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How To Turn Your Boss Into Your Freelance Client

Tips for going from full-time to freelance

- September 5, 2013
There's a suspended moment of time in every working adult's life, perhaps after a mentally exhausting meeting or a particularly treacherous morning commute, when you contemplate doing something better with the rest of your career. Some people chalk it up to being a bad day and shake it off. Some interpret it as a final straw, update their resume and start poring over job sites in hopes of finding a grand new position. And some, perhaps the most adventurous of us, take all of the field experience and knowledge we've earned at a 9-to-5 and become full-time freelancers.

According to a recent survey from the McKinsey Global Institute, 58 percent of employers are planning to bring on more temporary, part-time or contract workers during the next five years. That's a dark cloud gathering over the full-time workforce, who has to operate under the threat of being ousted in favor of benefit-free labor. But it's a potential goldmine for current freelancers and a promising forecast for traditional employees hoping to convert their existing duties into a regular freelance gig.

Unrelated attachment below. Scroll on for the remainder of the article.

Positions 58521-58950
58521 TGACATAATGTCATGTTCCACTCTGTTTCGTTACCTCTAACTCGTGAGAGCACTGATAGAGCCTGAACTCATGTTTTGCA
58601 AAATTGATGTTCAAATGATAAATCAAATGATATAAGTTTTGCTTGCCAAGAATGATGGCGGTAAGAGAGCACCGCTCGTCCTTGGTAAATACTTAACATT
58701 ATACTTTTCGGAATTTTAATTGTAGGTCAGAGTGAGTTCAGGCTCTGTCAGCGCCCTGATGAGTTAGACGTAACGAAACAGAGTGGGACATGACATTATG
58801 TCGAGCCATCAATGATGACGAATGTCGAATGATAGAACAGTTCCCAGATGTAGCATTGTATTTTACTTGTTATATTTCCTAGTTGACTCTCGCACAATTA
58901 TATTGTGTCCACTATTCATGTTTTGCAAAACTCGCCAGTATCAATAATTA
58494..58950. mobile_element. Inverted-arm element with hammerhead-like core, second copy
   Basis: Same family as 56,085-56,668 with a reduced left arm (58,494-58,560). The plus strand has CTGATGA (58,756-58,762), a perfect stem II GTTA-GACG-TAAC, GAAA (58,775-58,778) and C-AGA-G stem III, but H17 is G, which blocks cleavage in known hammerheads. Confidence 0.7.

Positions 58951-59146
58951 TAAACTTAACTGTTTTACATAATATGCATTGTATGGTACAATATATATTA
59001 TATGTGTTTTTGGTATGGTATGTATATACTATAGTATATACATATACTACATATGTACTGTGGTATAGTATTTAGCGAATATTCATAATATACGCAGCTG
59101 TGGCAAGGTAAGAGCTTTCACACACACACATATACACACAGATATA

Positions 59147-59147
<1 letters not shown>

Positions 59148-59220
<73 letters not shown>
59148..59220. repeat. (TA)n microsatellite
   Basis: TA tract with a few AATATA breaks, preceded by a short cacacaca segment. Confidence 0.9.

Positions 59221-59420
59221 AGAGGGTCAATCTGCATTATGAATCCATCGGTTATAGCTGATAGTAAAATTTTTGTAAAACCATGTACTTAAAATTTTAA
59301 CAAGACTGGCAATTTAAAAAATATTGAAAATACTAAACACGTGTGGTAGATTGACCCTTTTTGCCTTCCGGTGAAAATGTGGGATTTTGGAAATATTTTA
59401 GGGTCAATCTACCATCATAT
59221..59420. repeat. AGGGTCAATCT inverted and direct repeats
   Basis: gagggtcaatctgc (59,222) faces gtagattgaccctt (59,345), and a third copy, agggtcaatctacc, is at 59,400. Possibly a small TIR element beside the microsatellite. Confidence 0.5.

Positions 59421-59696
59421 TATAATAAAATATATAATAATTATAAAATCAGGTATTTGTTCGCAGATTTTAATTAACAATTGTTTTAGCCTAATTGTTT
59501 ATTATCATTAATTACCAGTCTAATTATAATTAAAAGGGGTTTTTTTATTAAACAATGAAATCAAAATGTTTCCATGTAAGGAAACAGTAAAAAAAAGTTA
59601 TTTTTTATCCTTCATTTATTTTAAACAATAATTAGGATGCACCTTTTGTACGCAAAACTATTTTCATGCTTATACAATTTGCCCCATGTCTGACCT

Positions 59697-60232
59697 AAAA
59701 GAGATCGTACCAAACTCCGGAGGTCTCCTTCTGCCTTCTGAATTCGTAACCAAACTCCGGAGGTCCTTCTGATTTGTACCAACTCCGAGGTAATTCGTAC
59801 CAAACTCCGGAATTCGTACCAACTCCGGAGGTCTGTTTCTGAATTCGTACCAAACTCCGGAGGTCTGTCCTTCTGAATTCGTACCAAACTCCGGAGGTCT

"In the last year, we're seeing a lot of people who really want full-time jobs because they want the stability," explained Sara Horowitz, founder and executive director of the Freelancers Union. "But they're realizing the opportunities are in freelancing. As work becomes more short-term, it's just realistic for people to be prepared and nimble. Their mindset is evolving."

Ideally, before a wannabe solopreneur makes the decision to take the freelance plunge, they would have built up an arsenal of outlets, contacts and clients to allow them to make the smoothest transition possible. And they wouldn't be so excited to leave the ol' cubicle behind that they miss the opportunity to turn their current job into a client. If you dream of the freedom freelancing affords, here's how to build your case for a working partnership before you sashay out of your company's doors:


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